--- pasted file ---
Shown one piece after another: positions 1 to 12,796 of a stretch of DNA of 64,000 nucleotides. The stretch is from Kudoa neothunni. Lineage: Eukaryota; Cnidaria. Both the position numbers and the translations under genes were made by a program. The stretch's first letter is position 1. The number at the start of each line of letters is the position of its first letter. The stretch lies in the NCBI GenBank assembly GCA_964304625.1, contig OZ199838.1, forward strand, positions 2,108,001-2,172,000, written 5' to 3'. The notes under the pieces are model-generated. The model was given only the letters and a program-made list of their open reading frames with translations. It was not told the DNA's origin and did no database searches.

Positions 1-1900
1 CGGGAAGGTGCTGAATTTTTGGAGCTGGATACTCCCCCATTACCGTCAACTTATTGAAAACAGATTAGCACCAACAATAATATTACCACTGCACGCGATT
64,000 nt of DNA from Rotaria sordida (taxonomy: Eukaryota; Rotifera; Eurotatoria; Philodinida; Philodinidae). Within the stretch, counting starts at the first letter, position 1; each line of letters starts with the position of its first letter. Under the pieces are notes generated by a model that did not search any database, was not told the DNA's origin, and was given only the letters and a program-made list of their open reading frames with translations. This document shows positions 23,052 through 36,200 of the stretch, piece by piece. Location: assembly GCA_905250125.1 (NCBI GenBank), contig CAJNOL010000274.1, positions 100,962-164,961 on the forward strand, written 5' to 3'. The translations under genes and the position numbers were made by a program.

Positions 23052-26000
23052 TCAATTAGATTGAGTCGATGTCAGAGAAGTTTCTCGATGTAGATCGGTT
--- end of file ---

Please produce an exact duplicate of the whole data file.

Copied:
Shown one piece after another: positions 1 to 12,796 of a stretch of DNA of 64,000 nucleotides. The stretch is from Kudoa neothunni. Lineage: Eukaryota; Cnidaria. Both the position numbers and the translations under genes were made by a program. The stretch's first letter is position 1. The number at the start of each line of letters is the position of its first letter. The stretch lies in the NCBI GenBank assembly GCA_964304625.1, contig OZ199838.1, forward strand, positions 2,108,001-2,172,000, written 5' to 3'. The notes under the pieces are model-generated. The model was given only the letters and a program-made list of their open reading frames with translations. It was not told the DNA's origin and did no database searches.

Positions 1-1900
1 CGGGAAGGTGCTGAATTTTTGGAGCTGGATACTCCCCCATTACCGTCAACTTATTGAAAACAGATTAGCACCAACAATAATATTACCACTGCACGCGATT
64,000 nt of DNA from Rotaria sordida (taxonomy: Eukaryota; Rotifera; Eurotatoria; Philodinida; Philodinidae). Within the stretch, counting starts at the first letter, position 1; each line of letters starts with the position of its first letter. Under the pieces are notes generated by a model that did not search any database, was not told the DNA's origin, and was given only the letters and a program-made list of their open reading frames with translations. This document shows positions 23,052 through 36,200 of the stretch, piece by piece. Location: assembly GCA_905250125.1 (NCBI GenBank), contig CAJNOL010000274.1, positions 100,962-164,961 on the forward strand, written 5' to 3'. The translations under genes and the position numbers were made by a program.

Positions 23052-26000
23052 TCAATTAGATTGAGTCGATGTCAGAGAAGTTTCTCGATGTAGATCGGTT